Encouraging a Love of Literacy

Reading at Bedtime

Love of Literacy Emphasizing the joy books bring to our lives is especially important to model for young children. By demonstrating a love of books and making reading a part of our every day at Paradigm we hope to set our children on a path rich with print that will follow them forever.  We encourage parents to make reading with their children a daily priority.  A great time for this is bedtime! Bedtime stories are the perfect opportunity to settle down and get cozy with your child. Allowing your child this quiet settle-down time, free of screens, with your undivided attention will aide in them drifting off to sleep easier. It also gives Mom & Dad the opportunity to stop and enjoy some quiet, quality time with their little one.

Sometimes children’s attention span with books is short. This is especially true with very active children. That’s okay! If your child doesn’t sit through an entire story don’t stop reading it when they get up. Finish the book even if they climb down and play with toys. They are still listening and modeling reading behaviors is still important.

Always have books within reach as part of your child’s play space. Although reading stories to your child is a fantastic way to spend time together with them, allowing them time with books while independently playing is important too.

Below are some bedtime suggestions.  Keeping the evenings consistent and predictable for you child will help them establish and maintain good sleep hygiene.

  1. Establish a fair bedtime. Choosing a bedtime not only has to allow for enough sleep before waking but also allow for enough time with you before going to bed. There has been much discussion among early childhood experts regarding quality vs. quantity when it comes to parent’s time spent with their children. Of course, more time spent with our children can’t hurt, but it is also very much about the quality of the time spent. If you decide on an earlier bedtime it is very important to get the most out of your time together before tuck in time. It’s understandable that your little one might reject bedtime if they are missing you and need some more time with their most favorite people/person in the world!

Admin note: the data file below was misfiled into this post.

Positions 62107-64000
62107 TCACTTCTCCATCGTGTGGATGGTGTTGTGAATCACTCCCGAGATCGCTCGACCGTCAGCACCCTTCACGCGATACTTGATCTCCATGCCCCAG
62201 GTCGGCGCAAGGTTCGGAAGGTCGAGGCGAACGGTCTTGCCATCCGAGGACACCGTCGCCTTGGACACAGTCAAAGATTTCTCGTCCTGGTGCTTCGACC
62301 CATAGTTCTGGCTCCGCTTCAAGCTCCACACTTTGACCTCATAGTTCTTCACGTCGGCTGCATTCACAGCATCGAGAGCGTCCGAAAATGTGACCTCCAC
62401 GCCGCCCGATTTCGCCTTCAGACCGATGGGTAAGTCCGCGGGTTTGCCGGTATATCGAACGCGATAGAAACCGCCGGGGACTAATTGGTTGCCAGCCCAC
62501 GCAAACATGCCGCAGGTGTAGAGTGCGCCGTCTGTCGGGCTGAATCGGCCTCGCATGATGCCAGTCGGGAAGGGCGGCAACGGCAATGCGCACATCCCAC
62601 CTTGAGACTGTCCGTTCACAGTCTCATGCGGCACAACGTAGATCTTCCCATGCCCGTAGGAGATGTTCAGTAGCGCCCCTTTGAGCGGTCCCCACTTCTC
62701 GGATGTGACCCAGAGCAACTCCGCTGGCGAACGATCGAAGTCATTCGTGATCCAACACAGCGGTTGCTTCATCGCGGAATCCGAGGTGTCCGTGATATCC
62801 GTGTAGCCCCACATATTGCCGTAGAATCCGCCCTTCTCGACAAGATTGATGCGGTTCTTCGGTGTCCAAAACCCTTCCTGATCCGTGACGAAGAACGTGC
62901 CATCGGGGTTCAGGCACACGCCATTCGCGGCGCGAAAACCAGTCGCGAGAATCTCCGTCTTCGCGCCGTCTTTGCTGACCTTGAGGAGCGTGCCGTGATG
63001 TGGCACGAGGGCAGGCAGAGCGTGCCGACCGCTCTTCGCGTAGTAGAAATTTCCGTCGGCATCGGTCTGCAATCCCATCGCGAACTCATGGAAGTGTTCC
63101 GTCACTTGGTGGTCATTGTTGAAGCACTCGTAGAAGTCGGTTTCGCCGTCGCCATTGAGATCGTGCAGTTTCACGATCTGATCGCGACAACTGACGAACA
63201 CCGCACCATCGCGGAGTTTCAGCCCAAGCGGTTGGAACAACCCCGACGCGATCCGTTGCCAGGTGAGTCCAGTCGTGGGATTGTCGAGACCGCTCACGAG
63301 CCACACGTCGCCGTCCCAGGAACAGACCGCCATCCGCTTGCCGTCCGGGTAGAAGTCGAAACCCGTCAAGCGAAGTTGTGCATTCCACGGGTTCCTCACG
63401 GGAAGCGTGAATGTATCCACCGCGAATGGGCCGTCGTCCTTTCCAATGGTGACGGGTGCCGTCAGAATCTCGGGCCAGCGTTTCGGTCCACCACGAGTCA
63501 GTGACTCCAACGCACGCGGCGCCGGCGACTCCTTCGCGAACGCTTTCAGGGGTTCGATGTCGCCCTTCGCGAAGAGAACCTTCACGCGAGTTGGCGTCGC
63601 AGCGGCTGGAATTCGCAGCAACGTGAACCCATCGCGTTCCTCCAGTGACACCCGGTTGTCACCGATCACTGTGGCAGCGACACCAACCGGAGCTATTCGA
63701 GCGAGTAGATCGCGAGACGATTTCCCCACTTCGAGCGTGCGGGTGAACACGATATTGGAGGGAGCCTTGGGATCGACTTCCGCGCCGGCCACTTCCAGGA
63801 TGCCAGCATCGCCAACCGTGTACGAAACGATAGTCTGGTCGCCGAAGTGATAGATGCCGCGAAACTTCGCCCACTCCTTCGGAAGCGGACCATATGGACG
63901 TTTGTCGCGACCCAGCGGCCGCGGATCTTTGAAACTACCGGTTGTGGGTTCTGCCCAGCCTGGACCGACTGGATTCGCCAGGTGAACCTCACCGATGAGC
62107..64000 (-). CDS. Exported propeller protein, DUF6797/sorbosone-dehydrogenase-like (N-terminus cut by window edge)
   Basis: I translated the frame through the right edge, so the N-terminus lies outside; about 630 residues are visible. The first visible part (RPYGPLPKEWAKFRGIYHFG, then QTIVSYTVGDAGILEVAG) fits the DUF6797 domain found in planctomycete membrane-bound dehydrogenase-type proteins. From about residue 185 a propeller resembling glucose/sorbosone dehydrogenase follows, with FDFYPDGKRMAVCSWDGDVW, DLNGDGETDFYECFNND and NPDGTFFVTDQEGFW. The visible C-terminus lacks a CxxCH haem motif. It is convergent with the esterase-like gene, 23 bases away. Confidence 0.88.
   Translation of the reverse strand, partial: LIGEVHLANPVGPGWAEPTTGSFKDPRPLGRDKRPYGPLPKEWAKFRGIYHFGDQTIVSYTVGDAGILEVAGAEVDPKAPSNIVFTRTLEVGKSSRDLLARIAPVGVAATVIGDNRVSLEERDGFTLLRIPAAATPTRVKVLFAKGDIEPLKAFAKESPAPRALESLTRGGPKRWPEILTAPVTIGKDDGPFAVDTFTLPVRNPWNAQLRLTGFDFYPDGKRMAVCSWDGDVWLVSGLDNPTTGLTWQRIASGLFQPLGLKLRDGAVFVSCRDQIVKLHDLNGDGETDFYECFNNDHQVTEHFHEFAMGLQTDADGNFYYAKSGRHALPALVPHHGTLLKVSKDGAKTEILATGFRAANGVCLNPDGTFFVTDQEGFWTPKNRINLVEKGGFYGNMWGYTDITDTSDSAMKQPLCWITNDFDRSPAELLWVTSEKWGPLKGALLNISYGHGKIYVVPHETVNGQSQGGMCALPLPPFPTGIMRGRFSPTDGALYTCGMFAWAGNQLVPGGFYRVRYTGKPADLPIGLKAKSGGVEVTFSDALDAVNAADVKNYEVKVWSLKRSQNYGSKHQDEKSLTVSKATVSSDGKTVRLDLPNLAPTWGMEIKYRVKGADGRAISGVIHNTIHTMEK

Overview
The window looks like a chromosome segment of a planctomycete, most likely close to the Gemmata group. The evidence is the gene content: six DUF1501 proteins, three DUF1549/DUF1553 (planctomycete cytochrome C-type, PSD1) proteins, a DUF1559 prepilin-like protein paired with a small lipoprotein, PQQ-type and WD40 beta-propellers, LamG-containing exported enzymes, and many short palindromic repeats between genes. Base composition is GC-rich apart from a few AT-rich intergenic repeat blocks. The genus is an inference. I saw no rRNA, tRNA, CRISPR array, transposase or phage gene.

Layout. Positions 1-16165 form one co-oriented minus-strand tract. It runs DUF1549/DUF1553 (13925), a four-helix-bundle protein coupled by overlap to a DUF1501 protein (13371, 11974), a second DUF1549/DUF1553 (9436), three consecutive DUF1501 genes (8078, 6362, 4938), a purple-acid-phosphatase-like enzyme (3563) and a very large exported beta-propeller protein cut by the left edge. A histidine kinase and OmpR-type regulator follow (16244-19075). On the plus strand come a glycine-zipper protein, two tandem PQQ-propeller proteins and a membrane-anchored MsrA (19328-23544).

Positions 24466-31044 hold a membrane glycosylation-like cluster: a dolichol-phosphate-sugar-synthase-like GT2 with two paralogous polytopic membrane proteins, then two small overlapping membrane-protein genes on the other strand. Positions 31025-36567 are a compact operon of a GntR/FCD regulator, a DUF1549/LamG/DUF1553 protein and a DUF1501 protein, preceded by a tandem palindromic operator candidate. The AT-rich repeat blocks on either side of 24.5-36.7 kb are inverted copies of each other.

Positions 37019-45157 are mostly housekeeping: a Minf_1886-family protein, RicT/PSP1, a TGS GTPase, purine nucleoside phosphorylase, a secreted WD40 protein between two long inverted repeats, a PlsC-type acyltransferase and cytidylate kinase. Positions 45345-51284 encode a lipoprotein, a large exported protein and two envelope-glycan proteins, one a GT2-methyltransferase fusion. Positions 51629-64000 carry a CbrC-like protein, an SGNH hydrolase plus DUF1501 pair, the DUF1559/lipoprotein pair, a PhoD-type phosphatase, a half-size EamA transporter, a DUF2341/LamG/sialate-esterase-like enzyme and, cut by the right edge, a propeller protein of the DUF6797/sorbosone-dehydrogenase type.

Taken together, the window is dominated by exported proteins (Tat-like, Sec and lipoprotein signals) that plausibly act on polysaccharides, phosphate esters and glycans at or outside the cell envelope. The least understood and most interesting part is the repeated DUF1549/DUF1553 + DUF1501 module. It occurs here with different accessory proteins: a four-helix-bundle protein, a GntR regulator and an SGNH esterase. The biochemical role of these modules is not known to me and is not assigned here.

2. Establish a healthy bedtime routine. This is key! Screens should be turned off well before bedtime. That is at least two hours before bed to support natural melatonin cycles. The routine should be consistent and include 3 to 5 structured activities such as having a snack, taking a bath, brushing our teeth, reading a story together and maybe looking at books independently in bed until falling asleep or until Mom or Dad says lights out. If you have a child who struggles with settling down at bedtime, allowing them independent book time while in bed can give them time to become sleepy. Of course, you will need to establish expectations and possibly consequences. This might require them to see you reading independently during this time also if they come out of their room. If your child won’t stay in bed looking at books at first don’t give up, eventually they will.